Staring down the barrel of 3 nights of nirvana like freedom, I turned up at Brisbane International Airport and met two of my oldest girlfriends, ready for our flight to New Zealand and an epic Girls’ Trip. Between the three of us, we have travelled to almost every continent (I’m not counting Antartica as we’ve all been to Tasmania and that’s close enough), in every financial state (piss poor teenager heading to the UK or cashed up professional heading to South Africa), at every stage of life (carefree hipster or with partners and/or children) and at every time of the day or night.
And we’ve been doing this for over 15 years. So why, I ask you, was getting on that flight a debacle from the moment we walked up to the check in counter? I have a reason and I’m going to call it “Got My Shit Together Mostly But I Just Can’t Be Fecked Because It’s Really Nice Not To Have To Worry About Anyone Else For A While”. Or an easier to remember acronym: Momentarily Feckless Syndrome (MFS). Having left our usual totally dependent families behind, we lost the plot. Here’s some of the more ridiculous things we managed to do, because of MFS, in an area we would normally consider ourselves to be quite competent in:
Getting the flight time wrong and being half an hour early. Fine at 4pm; not cool at 4am.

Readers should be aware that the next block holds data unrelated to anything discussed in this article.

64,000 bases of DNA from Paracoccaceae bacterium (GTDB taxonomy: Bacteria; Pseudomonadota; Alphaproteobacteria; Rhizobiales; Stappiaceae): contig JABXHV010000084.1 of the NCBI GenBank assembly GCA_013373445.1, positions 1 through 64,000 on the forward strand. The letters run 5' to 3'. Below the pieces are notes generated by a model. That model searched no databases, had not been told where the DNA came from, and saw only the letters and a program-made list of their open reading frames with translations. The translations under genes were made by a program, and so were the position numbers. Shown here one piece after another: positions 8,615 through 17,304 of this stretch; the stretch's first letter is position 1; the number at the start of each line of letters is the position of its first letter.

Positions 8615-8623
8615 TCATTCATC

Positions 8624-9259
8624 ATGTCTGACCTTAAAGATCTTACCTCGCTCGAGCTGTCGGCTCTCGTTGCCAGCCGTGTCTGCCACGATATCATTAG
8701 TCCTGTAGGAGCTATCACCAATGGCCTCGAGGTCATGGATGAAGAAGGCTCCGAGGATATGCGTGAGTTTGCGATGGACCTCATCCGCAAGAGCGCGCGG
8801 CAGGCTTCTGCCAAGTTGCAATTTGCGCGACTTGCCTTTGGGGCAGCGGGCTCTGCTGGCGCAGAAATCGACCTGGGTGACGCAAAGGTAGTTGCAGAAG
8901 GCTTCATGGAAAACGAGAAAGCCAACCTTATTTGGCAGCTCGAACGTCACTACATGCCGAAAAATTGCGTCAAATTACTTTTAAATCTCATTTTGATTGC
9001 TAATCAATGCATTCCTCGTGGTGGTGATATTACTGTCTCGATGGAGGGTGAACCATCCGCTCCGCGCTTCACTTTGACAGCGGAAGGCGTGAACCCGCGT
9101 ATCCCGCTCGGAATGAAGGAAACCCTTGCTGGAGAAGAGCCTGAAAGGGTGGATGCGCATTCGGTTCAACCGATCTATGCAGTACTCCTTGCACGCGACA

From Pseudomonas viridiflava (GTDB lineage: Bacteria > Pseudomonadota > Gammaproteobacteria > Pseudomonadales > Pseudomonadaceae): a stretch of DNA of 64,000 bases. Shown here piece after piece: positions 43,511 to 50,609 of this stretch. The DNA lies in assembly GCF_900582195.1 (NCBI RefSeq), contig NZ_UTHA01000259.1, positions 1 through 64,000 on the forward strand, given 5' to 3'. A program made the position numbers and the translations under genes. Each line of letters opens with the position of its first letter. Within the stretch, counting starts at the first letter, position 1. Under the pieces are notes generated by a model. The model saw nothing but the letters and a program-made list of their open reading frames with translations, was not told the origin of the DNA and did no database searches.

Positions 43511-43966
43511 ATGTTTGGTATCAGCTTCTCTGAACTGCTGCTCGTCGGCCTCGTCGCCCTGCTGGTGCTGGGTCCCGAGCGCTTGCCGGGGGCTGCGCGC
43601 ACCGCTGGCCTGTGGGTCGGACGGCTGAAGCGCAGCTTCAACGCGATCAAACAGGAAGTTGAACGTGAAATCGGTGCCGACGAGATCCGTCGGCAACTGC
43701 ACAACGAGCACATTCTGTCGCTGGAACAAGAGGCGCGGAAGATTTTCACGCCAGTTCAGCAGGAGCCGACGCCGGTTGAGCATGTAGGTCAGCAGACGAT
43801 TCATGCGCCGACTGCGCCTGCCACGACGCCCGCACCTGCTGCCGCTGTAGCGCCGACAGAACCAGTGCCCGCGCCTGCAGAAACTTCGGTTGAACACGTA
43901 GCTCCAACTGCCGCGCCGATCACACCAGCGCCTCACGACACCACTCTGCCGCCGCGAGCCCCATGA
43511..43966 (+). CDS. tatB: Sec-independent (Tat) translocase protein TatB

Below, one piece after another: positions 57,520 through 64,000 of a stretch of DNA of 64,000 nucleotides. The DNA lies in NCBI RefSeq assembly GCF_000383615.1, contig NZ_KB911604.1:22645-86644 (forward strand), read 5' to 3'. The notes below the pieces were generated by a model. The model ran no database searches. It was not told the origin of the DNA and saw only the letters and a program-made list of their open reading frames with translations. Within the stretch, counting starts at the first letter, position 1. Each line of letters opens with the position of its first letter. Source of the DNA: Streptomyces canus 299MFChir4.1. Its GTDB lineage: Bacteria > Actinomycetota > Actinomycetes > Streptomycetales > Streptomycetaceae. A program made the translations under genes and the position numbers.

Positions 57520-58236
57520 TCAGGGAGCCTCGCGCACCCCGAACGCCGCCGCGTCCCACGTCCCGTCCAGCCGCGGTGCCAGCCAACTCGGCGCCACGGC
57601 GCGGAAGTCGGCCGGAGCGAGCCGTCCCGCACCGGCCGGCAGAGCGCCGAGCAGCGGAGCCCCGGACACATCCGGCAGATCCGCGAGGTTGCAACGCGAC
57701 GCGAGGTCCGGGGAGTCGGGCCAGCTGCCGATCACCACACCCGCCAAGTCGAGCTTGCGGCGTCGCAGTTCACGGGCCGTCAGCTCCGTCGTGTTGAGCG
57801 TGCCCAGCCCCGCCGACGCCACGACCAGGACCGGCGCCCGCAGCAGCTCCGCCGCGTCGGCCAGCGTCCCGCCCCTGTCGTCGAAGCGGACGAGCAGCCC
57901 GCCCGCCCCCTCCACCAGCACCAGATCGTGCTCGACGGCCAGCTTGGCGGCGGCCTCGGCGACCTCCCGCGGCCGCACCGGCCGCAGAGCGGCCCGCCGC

Being almost 4 kilograms over the weight restriction for carry on. Cue embarrassing rearrangement of goods on the floor next to check in.
Attempting to take a 300ml bottle of liquid through security (it appears not everyone believes coconut water is good for you or aeroplanes for that matter).
Forgetting to fill in a departure card at immigration (see you at the back of the line losers).
There were others but really it was all just a tedium of “Why do they schedule flights this goddamn early??” to “Are we there yet?”
But it did lead me to question why we were stuffing it up so consistently when we’ve done it competently, even with toddlers in tow? I used to smirk and roll my eyes at people like me. Now I’m one of them: doing stupid things at airports and gaining the ire of every jetsetter around me: I had succumbed to MFS.
I’m going to blame the fact that I slept barely a wink the night before and got up at 2.30am to drive to the airport (could really have done with that extra 30 minutes sleep!). But really, I think freed of children and husband, I completed the trifecta and let go of my brain as well, pushing me into the MFS red zone. Hello walking zombie.
We got there in the end (after a careful negotiation of the robot passport control- when did that happen?? I feel so old and technologically inept) and were happily ensconced in the arms of our beautiful friend and her cottage by the sea. She drove us around, made us endless cups of tea and told us where the good shops were, correctly sensing we’d left the ability to make any kind of decision back at home.
So beware of MFS: it can strike at anytime (but mostly when you succumb to the endless delights of a trip away with your friends).